|Index||9 reviews in total|
This is first and foremost a western. I wouldn't put any
science-fiction label on it, even with the "special ray" (which
actually looks more like part of an electric chair set-up and makes way
too much noise for my tender ears) that causes the engines of planes to
fail, which is the basis for the investigations, and which most of the
plot revolves around. There are some amusing scenes, which aren't
great, but good for a bit of entertainment.
In case you don't know what's going on when you are actually watching the movie, there will be plenty of shots and references to two newspaper clippings from start to finish! Try not to fall asleep when it cuts to the newspaper clippings each time. For slow readers, I guess. This never really works, as by the time I understand that I am supposed to actually read parts of the article, it is already too late to get more out of what I am seeing and the scene changes.
Tim (from the Department of Justice) taking over the character of the bad guy to fool the other bad guys isn't really very convincing and of course he has to have an annoying sidekick to generate what little amusement unfolds.
You've got to love that enormous white hat with matching scarf (Tim's outfit) which always seems to be in perfect placement regardless of what happens! Simply unbelievable! The "lesson on hitchhiking" is somewhat amusing at any rate, as are the scenes on the wagon about twenty minutes in.
I must comment on the extremely annoying amateurish soundtrack, especially the sound of when each plane's engine begins to fail, which sounds a lot more like someone playing with the button on a tape player as it is playing the sound of a plane engine in the distance! For quite awhile in the first scenes, I thought the movie itself (the sound) was actually very messed up, until I understood it was SUPPOSED to sound like that. You can even hear the clicks of the heads making contact with the recording (and other aspects of a recording not playing right) as you are watching it!
4/10. I would have given it 5/10 were it not for the highly annoying soundtrack. It was also saved by Tim's giant white hat and scarf, which gives the movie somewhat of a cartoon feel, along with Tim's penguin-like stance and manner and bizarre way of shooting (which looks more like he is playing darts). Enjoy it on a late night with cold pizza that was left over, or something.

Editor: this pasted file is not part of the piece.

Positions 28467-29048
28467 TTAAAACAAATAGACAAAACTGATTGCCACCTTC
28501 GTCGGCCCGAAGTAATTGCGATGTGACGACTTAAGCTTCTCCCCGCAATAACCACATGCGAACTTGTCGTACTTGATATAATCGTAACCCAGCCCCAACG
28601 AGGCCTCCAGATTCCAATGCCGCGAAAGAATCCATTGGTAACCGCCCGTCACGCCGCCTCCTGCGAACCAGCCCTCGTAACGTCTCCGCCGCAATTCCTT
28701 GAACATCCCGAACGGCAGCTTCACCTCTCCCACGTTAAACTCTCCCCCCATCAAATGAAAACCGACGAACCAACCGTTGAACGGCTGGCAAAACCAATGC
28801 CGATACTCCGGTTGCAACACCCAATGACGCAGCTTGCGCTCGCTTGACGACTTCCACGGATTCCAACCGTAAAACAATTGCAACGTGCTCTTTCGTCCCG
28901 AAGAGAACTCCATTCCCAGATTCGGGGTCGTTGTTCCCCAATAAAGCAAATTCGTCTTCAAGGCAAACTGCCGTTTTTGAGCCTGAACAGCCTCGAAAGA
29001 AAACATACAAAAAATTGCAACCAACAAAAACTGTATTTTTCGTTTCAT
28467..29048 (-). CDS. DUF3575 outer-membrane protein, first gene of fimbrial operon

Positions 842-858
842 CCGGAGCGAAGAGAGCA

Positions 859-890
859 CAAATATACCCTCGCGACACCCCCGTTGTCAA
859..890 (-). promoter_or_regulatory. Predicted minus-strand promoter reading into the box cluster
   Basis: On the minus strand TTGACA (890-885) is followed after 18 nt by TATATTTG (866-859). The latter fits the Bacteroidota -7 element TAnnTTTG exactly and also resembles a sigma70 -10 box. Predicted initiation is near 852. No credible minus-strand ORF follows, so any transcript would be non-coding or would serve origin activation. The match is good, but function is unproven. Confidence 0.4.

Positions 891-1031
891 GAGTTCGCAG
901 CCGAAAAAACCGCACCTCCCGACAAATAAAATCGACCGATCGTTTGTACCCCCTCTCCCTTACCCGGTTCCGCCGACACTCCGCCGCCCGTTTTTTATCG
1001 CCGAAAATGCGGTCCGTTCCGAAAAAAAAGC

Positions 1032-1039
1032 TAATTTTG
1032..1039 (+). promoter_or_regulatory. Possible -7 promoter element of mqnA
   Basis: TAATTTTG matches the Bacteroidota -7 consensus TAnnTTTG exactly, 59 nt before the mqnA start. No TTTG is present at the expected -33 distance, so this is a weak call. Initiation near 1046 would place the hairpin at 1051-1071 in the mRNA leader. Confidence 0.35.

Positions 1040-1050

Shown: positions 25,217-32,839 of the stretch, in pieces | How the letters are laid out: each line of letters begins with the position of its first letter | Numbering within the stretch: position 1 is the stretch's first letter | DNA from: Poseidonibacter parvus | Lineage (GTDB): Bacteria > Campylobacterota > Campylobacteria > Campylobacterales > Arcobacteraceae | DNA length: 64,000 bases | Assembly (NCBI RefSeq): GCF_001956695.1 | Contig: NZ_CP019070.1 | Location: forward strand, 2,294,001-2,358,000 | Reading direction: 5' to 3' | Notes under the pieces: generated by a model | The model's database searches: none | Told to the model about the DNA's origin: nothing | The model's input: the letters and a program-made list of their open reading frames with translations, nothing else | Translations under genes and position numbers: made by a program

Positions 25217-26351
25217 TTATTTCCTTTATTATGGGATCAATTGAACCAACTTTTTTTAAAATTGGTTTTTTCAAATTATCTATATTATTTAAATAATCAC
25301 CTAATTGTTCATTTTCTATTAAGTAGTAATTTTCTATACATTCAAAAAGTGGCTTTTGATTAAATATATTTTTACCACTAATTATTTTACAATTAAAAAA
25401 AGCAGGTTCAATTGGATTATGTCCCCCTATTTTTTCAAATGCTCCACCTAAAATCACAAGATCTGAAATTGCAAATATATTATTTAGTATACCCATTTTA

When a woman finds out that a plane which has crashed in the forests in Shiloh, she immediately pulls out another clipping about her father inventing a new ray (but not a new Bob) and immediately, not really too sure how, puts the two together that they're related. And she's right! Bag guys have kidnapped her father so that the ray machine (which makes a LOT of noise) can bring planes carrying loot down from the sky (you know this is happening when the plane sound effects go off and on). FORTUNATELY, Tim Mccoy, still wearing the biggest cowboy hat ever known to man, is also going to Shiloh to check things out! Will they figure out the mystery of why planes are going down in the area before the plane full of G.I.'s to help Mccoy in the mystery is affected by the ray? (why would they take a plane in the first place?), will Dad and Daughter reunite? Will Mccoy ever aim his gun? Tune in to find out. Well, you don't have to. It's not much of a movie, lots of implausibilities. Fortunately, Mccoy is always a hoot, and the hybrid of Western / Sci Fi is always interesting.
I actually like Westerns set in contemporary times and find the added science fiction elements kinda interesting. While I consider Tim McCoy to be a somewhat lackluster personality, this outing was good enough that I watched it to the end. When movies include newspaper shots, I always quickly scan adjoining articles just for the fun of it. I was thus intrigued when the kidnapped scientist Professor Brant's daughter compares two newspaper articles, the articles were on screen for so long, that it was possible to scan other article headlines, one of which had the title "100,000 Chinese live in trees after flood." Just out of curiosity, I did a quick search and learned that there was indeed a major flood of the Yangtze River in 1935. There were a number of major floods in China in the early 30s so it's not unlikely that sadly someone was having a bit of fun with the "living in trees" business. The best thing about watching this movie was then being able to understand how funny the review of the movie by Spuzzlightyear was I shall long remember "Will McCoy ever aim his gun"?
*** This review may contain spoilers ***
A resourceful Justice Department agent, Tim Caverly (Tim McCoy of
"Bulldog Courage"), is winging his way over California's Shiloh
Mountain range when the engine of his bi-plane begins to cut out. He
notifies his superior, Justice Chief Anderson (Bruce Mitchell of
"Mystery Plane") back in Los Angeles about his problem as the aircraft
descends. Anderson has already warned Caverly that the job may be too
dangerous, but Caverly isn't the kind of hombre to back down from any
assignment. Meanwhile, a group of horsemen is following the progress of
Caverly's aircraft as it approaches the same place, five miles from
Rocky Point, where the previous plane went down. Prolific director Sam
Newfield of "The Flying Serpent") must have gotten a good deal on the
aerial footage because the plane that Caverly is piloting spirals down
for what seems forever while the second-string villain, Kincaid